The dreadful, horrifying 8 a.m.: the time when millions of high school juniors and seniors go to high schools around America to take the SAT. Tired, caffeine-addicted teens take the SAT in hopes that the score will give them acceptance to their dream college. The students start their test and begin bubbling in their scantrons. One question at a time, students frantically answer as many questions as they can. Several students stop and ponder the countless number of questions. Others don’t think; they guess. “5 minutes left.” The sound of the students frantically trying to bubble in their answer, double-checking their answers, the sound of kids trying to survive the cut to get into the best college surrounds the room; it is this sound that makes millions of young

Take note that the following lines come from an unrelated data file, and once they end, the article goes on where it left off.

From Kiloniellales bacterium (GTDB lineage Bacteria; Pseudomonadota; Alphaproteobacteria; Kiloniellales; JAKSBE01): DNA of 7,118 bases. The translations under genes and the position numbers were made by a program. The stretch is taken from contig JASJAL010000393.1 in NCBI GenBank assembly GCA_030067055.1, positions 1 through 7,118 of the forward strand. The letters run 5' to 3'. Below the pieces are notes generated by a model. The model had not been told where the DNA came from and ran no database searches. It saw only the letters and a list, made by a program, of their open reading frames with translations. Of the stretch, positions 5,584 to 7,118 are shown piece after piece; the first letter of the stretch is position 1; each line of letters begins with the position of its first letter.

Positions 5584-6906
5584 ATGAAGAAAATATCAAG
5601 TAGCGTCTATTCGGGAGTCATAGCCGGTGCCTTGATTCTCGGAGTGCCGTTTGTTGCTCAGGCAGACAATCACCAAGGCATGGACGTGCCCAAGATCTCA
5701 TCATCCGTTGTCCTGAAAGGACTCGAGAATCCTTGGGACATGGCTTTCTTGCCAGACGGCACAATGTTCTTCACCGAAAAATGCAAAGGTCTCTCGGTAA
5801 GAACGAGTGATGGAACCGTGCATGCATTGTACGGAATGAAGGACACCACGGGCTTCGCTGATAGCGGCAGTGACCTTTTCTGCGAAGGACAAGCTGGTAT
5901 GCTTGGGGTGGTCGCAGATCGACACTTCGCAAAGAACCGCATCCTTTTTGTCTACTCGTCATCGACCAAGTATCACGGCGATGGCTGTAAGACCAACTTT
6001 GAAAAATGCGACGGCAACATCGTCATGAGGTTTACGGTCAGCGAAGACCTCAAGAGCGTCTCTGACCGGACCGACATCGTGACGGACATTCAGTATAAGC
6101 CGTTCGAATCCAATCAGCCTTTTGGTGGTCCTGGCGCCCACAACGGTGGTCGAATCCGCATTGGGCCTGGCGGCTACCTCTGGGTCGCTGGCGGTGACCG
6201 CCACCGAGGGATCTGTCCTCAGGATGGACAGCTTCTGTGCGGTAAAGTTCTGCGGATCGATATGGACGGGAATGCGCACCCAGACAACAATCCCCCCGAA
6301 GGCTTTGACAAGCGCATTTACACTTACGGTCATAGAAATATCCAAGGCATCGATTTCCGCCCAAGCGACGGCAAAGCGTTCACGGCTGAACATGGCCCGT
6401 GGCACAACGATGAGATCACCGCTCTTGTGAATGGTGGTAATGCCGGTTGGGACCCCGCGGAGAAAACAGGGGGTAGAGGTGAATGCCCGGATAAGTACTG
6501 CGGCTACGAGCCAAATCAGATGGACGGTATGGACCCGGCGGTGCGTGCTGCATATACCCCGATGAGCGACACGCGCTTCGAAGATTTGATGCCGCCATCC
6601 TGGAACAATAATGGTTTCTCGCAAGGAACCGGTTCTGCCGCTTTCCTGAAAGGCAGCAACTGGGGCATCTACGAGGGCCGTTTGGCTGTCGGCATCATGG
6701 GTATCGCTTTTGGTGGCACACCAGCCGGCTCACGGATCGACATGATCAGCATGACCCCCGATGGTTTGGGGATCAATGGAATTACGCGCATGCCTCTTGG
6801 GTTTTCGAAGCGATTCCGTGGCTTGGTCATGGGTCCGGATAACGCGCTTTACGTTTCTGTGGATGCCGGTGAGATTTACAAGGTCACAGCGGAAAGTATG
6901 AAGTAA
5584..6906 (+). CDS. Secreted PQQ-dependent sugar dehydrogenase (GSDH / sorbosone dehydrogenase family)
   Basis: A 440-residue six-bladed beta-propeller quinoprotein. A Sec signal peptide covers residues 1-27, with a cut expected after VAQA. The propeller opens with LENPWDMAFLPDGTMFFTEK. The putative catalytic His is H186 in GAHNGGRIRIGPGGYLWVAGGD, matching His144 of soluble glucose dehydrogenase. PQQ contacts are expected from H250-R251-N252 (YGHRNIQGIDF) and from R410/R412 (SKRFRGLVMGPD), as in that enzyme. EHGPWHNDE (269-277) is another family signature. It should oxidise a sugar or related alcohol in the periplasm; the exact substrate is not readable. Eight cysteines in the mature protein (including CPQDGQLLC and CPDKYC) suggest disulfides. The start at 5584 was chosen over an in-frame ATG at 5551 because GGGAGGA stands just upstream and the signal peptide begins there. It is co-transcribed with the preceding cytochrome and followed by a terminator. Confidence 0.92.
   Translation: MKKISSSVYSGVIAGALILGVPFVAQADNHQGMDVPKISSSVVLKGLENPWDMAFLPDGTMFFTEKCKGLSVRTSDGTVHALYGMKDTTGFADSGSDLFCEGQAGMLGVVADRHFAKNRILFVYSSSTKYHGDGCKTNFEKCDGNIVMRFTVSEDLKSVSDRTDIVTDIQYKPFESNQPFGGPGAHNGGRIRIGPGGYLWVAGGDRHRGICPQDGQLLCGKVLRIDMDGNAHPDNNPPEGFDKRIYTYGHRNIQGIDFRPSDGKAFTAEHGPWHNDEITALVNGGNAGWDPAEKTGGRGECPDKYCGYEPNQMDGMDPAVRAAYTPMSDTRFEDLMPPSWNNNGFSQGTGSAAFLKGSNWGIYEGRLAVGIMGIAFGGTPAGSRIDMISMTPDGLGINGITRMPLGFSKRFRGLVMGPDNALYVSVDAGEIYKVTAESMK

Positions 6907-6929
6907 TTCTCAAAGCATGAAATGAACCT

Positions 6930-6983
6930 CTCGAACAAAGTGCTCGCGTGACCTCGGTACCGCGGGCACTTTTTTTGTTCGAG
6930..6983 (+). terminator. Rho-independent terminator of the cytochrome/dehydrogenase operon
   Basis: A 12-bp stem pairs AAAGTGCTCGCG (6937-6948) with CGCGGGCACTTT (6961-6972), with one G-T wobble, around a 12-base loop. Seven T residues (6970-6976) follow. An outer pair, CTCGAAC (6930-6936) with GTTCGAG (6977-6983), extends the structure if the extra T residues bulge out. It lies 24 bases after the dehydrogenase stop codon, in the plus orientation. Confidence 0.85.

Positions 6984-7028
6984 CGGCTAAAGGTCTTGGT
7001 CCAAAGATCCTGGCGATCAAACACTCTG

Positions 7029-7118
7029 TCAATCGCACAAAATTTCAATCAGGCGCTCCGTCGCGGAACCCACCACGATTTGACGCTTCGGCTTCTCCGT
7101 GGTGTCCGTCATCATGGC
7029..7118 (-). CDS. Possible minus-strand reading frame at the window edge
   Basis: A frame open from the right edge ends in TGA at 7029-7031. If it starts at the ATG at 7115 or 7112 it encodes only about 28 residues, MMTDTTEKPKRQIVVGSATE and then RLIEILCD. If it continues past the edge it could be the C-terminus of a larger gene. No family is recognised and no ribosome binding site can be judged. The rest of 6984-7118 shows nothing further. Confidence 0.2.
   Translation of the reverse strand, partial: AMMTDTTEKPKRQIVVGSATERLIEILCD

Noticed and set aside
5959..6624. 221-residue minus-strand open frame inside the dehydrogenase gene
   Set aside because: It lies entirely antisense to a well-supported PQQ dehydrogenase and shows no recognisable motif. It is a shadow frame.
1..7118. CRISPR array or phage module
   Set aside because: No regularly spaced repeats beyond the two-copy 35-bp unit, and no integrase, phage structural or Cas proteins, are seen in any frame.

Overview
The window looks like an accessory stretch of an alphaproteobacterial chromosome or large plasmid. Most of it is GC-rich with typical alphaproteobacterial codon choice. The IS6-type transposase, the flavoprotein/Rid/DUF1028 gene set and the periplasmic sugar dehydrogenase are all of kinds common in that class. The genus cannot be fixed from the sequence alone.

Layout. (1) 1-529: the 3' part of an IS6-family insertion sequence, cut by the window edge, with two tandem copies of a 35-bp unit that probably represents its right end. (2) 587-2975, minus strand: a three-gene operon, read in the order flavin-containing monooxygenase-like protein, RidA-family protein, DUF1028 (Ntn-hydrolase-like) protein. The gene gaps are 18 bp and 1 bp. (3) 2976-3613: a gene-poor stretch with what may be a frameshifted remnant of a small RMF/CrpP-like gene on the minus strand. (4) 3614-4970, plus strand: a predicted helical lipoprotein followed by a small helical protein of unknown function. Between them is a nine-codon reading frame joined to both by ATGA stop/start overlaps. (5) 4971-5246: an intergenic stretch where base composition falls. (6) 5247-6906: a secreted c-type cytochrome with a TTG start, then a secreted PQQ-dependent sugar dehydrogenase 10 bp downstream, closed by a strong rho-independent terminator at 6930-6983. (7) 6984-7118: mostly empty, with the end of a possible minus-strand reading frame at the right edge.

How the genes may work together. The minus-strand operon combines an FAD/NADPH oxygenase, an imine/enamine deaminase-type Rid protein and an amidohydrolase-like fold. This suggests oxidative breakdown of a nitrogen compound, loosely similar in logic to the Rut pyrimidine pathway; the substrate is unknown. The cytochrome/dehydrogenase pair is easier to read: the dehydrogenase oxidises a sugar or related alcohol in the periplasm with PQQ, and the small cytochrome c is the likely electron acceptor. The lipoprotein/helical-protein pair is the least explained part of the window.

Americans anxious about whether they get into a good college, will have a good-paying job or even be competent enough. The sound is you, your score; it is your score that determines your future and fate. The SAT is one of the most important tests that most Americans take in their lifetime. It is an entrance exam used by most colleges and universities to make admissions decisions, to give special individuals their coveted acceptance letter in the mail. It determines aspects of our everyday lives: the ranking of high schools and colleges, the housing market and the indication of a “good school district,” the determination of whether a student will be competent in his or her first year of college or even his or her future. The standardized test has played a very important role in our lives, especially for our education system. The test has changed a lot over the past few years. Before, the test was out of 2400, a lauded score that few students could ever achieve in their high school careers. The test procedures changed significantly, in that, each wrong answer doesn’t penalize you, and you can earn a score up to 1600, a score similar to the SAT version up to 2005. The test takes three hours with a writing section, an optional section in the SAT that most universities and colleges require students to take in order to apply for that college. The SAT has become one of the most important standardized tests in America; however, it gives the disadvantaged an unfair chance at getting into a college and to earn quality education. Many critics disparage the SAT for its material, bias and racism in the test content. Studies have shown that the material inside the SAT might affect students’ scores by the wording of the problems and the various cultural interpretations of words. Thus, it is necessary to address issues that arise from standardized testing, such as the built-in bias, which results in several groups scoring lower than others, and the limited opportunities for higher education that results from testing.